The work paid off: Winnie was delighted with the performance. "She made a speech at the South African premiere [the film has been South Africa's greatest ever box office hit] and was hugely complimentary, which was a relief because if Winnie didn't like something, she's not the sort to be polite. In person, she told me she was moved to tears, that it all felt too real and she wouldn't be watching it again."
Since then, Harris, 37, who made her name with roles in Pirates of the Caribbean films and 28 Days Later, has been consumed with promoting the film and attending a private screening at the White House. "Michelle and Barack are so down to earth. You expect them to be great but you don't expect them to be so personable. At the buffet, Obama came up to me and said: 'You need to eat more, come on, fill up your plate.'"
Dazzling in miniskirt and vertiginous heels, displaying her endless legs to full advantage, Harris would appear to be at ease in any surroundings. But she was, she insists, a socially awkward young woman. "I didn't look like this when I was younger," she hoots. "I wore glasses, hand-me-downs and was very shy. Most actors are -- we're hiding behind a character and finding a cathartic release from that."
She grew up in north London, where she still lives. Her Jamaican-born mother is a screenwriter turned therapist, her Trinidadian father left before she was born. She attended stage school and always wanted to act, but first studied social and political sciences at Cambridge. As a kid from a comprehensive school, she's said she felt out of place. "Mum never wanted me to go to Cambridge. I always put incredible pressure on myself in terms of achieving, so she wanted me to go somewhere less work-oriented, where I'd have more fun. But I said: 'I want the pressure.'" She laughs. "In hindsight, my mum was right. But going to Cambridge is one of the things I'm most proud of. In this industry, it's difficult to be taken seriously as a woman and that really helps."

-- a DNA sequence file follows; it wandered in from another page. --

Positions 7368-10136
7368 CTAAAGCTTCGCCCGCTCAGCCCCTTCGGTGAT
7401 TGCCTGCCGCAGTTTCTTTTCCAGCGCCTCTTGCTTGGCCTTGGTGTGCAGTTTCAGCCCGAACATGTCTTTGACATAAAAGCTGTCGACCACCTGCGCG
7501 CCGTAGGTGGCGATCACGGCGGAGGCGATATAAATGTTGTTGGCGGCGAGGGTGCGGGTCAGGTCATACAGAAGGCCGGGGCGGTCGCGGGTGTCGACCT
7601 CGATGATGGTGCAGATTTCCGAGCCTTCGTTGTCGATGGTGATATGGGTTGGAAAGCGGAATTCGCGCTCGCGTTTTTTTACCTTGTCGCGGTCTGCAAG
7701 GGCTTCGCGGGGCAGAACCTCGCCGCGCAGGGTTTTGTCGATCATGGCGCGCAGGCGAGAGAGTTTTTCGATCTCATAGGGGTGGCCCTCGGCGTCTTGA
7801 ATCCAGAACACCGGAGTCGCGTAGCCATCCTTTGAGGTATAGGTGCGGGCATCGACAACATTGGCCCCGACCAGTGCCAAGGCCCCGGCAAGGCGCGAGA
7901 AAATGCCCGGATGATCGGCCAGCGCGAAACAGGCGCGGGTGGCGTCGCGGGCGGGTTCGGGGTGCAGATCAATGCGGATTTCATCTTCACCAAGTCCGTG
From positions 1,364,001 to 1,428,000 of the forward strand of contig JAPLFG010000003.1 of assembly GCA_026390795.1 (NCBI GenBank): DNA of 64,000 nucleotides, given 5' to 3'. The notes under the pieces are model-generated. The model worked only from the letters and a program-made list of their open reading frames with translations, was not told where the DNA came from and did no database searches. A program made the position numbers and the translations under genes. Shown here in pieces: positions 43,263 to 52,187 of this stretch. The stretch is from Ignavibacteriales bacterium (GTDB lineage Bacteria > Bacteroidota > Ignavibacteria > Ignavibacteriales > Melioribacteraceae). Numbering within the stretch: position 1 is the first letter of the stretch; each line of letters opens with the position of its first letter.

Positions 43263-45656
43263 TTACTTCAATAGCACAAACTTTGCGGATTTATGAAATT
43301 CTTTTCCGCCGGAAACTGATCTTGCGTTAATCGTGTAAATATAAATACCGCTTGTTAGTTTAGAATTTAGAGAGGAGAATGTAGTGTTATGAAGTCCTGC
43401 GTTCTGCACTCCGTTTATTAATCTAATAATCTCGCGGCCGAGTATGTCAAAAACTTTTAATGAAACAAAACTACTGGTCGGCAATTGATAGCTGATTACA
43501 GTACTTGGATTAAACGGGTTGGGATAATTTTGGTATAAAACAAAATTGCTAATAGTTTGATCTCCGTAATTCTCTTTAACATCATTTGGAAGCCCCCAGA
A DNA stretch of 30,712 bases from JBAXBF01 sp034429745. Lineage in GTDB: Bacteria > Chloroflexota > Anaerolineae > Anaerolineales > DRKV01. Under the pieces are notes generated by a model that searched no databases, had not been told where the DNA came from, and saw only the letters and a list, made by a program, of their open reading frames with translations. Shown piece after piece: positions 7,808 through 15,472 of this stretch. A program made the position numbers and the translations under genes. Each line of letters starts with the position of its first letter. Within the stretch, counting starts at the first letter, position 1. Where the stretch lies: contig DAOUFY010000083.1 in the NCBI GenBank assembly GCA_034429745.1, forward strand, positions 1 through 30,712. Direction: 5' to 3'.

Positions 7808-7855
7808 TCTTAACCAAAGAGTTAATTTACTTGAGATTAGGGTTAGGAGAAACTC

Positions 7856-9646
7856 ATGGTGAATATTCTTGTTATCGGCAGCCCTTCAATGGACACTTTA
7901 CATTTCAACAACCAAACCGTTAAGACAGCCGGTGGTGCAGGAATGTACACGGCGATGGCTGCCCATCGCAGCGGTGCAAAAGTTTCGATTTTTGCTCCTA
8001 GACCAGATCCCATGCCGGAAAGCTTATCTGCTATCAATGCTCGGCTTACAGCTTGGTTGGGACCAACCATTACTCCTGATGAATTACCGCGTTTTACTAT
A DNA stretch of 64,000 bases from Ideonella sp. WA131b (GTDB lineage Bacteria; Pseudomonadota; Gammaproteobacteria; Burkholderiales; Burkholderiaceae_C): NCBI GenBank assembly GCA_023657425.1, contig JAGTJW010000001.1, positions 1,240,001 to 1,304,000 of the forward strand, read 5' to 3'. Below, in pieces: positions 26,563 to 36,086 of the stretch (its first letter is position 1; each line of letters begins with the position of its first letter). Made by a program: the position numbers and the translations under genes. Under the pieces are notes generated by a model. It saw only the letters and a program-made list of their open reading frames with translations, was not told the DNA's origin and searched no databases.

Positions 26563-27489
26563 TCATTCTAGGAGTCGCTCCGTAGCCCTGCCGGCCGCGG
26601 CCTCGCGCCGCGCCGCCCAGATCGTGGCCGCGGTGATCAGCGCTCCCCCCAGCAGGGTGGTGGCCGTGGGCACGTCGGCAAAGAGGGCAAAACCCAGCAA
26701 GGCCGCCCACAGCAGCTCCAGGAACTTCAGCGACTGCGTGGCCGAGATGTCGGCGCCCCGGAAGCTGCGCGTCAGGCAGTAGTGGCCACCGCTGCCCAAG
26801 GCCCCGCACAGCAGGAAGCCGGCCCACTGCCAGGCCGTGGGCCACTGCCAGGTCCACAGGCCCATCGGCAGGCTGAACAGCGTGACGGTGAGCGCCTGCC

A lack of decent women's roles have had far more bearing on her career choices than any racism, which she claims never to have experienced.
"Obviously there are roles that [as a black woman] I just haven't been put up for, like in Downton Abbey, but really the film industry's progress in terms of race has been extraordinary."
Harris has been a pioneer in changing women's roles, not least in transforming the traditional simpering Bond girl into a gun-toting "Bond woman", as she insists she's called. In 2014, shooting begins on the franchise's 24th film, where she'll play a 21st-Century Miss Moneypenny. "I don't know anything about the script, which is great, because I can't reveal anything."
Harris never discusses her personal life, but she's laying foundations for a more settled existence. "Recently, I rented a little cottage in Hertfordshire for six months; I could have stayed there for the rest of my life. My brother and sister are much younger than me, so I grew up an only child and I'm happy in my own company. But in the end, I came back to London. I was worried I'd end up as the crazy woman down the lane." The neighbours would whisper, I say: "She used to be a Bond girl." Harris guffaws. "'And now she's got cats.' That'd make it even worse! So I've decided when I go back, it'll be with a family." Judging by Harris's gently determined aura, I suspect this may happen sooner rather than later.
Mandela: The Long Walk to Freedom is now showing